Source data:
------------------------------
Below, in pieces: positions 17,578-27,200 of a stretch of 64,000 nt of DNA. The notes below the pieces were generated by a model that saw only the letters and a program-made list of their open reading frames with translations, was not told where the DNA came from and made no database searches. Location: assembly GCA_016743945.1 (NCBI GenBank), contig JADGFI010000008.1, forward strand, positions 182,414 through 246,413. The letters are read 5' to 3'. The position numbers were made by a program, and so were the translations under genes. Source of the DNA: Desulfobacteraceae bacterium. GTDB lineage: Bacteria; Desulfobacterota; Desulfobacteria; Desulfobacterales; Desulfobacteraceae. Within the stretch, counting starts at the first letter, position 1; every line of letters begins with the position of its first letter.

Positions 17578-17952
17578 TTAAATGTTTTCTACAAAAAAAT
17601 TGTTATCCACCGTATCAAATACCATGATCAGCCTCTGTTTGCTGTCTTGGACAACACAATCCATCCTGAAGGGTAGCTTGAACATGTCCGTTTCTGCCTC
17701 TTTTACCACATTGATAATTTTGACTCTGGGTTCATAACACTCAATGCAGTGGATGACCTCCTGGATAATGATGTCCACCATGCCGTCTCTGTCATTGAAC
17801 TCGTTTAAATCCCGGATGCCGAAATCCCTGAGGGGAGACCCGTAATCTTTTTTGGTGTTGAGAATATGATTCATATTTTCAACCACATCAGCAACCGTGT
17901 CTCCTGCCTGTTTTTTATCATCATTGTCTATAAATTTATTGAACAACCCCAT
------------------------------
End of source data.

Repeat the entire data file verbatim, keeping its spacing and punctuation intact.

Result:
Below, in pieces: positions 17,578-27,200 of a stretch of 64,000 nt of DNA. The notes below the pieces were generated by a model that saw only the letters and a program-made list of their open reading frames with translations, was not told where the DNA came from and made no database searches. Location: assembly GCA_016743945.1 (NCBI GenBank), contig JADGFI010000008.1, forward strand, positions 182,414 through 246,413. The letters are read 5' to 3'. The position numbers were made by a program, and so were the translations under genes. Source of the DNA: Desulfobacteraceae bacterium. GTDB lineage: Bacteria; Desulfobacterota; Desulfobacteria; Desulfobacterales; Desulfobacteraceae. Within the stretch, counting starts at the first letter, position 1; every line of letters begins with the position of its first letter.

Positions 17578-17952
17578 TTAAATGTTTTCTACAAAAAAAT
17601 TGTTATCCACCGTATCAAATACCATGATCAGCCTCTGTTTGCTGTCTTGGACAACACAATCCATCCTGAAGGGTAGCTTGAACATGTCCGTTTCTGCCTC
17701 TTTTACCACATTGATAATTTTGACTCTGGGTTCATAACACTCAATGCAGTGGATGACCTCCTGGATAATGATGTCCACCATGCCGTCTCTGTCATTGAAC
17801 TCGTTTAAATCCCGGATGCCGAAATCCCTGAGGGGAGACCCGTAATCTTTTTTGGTGTTGAGAATATGATTCATATTTTCAACCACATCAGCAACCGTGT
17901 CTCCTGCCTGTTTTTTATCATCATTGTCTATAAATTTATTGAACAACCCCAT